Eugenia Sheppard of the New York Herald Tribune called him "the artist among milliners" in July 1956 and he self-consciously courted the rubric of art, including collections with the themes of modern art and style history, and a sense of the avant-garde. It was one piece of historical recreation, however, that made John most famous: his millinery for Vivien Leigh in Gone with the Wind. Widely copied, the Gone with the Wind hats confirmed John's longtime association with Hollywood and women of style, including Mary Pickford, Greta Garbo, Gloria Vanderbilt, Gloria Swanson, Jacqueline Kennedy Onassis, and the Duchess of Windsor. His hats were also worn in films by Marilyn Monroe in Gentlemen Prefer Blondes and Marlene Dietrich in Shanghai Express. By the time Mr. John closed in 1970, hats were largely démodé.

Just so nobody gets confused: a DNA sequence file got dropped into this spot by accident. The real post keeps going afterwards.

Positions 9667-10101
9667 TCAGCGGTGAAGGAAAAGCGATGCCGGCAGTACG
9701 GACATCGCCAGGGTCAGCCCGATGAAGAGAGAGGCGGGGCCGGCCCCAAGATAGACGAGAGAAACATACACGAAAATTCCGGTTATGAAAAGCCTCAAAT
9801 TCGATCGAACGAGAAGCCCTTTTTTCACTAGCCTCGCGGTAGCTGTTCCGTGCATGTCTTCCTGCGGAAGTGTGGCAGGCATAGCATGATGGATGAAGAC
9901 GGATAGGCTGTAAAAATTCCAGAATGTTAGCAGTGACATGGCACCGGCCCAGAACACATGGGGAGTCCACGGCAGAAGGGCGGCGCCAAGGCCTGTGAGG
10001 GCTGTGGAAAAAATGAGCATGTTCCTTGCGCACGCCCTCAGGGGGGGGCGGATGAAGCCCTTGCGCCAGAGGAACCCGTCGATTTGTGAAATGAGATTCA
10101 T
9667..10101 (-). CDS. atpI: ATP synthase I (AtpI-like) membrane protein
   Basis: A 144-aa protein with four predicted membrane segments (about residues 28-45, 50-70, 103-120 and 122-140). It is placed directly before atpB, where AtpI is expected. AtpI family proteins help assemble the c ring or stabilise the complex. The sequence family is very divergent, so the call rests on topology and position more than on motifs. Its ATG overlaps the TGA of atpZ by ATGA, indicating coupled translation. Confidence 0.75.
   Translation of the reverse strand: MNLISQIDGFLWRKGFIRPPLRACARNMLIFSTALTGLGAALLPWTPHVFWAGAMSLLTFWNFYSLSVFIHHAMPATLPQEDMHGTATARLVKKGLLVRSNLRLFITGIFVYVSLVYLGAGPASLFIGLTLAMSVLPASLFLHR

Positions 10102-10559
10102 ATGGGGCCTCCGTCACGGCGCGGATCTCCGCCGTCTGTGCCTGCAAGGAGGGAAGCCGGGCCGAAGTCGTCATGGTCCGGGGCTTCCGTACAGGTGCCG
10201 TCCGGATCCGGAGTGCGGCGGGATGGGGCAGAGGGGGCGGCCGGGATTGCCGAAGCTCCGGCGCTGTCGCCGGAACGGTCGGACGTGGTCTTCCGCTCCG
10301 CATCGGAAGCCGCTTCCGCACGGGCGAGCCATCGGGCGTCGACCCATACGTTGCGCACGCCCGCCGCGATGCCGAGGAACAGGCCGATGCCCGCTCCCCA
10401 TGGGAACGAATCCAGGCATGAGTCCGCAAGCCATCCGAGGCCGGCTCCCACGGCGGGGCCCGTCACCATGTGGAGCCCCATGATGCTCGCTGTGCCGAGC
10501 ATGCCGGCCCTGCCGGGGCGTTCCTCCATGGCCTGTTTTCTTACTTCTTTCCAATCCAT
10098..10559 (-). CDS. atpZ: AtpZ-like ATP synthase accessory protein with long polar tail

Custom-made millinery is a matter of extreme codependency between client and milliner. If it is the purpose of the hat to flatter, the milliner, too, must practice a psychology of intervention and flattery. When Pierce Fredericks dubbed John the "Mad Hatter" in Cosmopolitan in April 1951, the madness was only of energy; rather, clients enjoyed John's "diplomatic manner." John used only one house model, a Miss Lynn, for many years; she was his type for countless hats, many of which he made directly on her head. He was also famous for his miniature hat collection, prototypes for his own hats and historical recreations based upon his study in museums and historical references. John lived in and defined the golden age of millinery.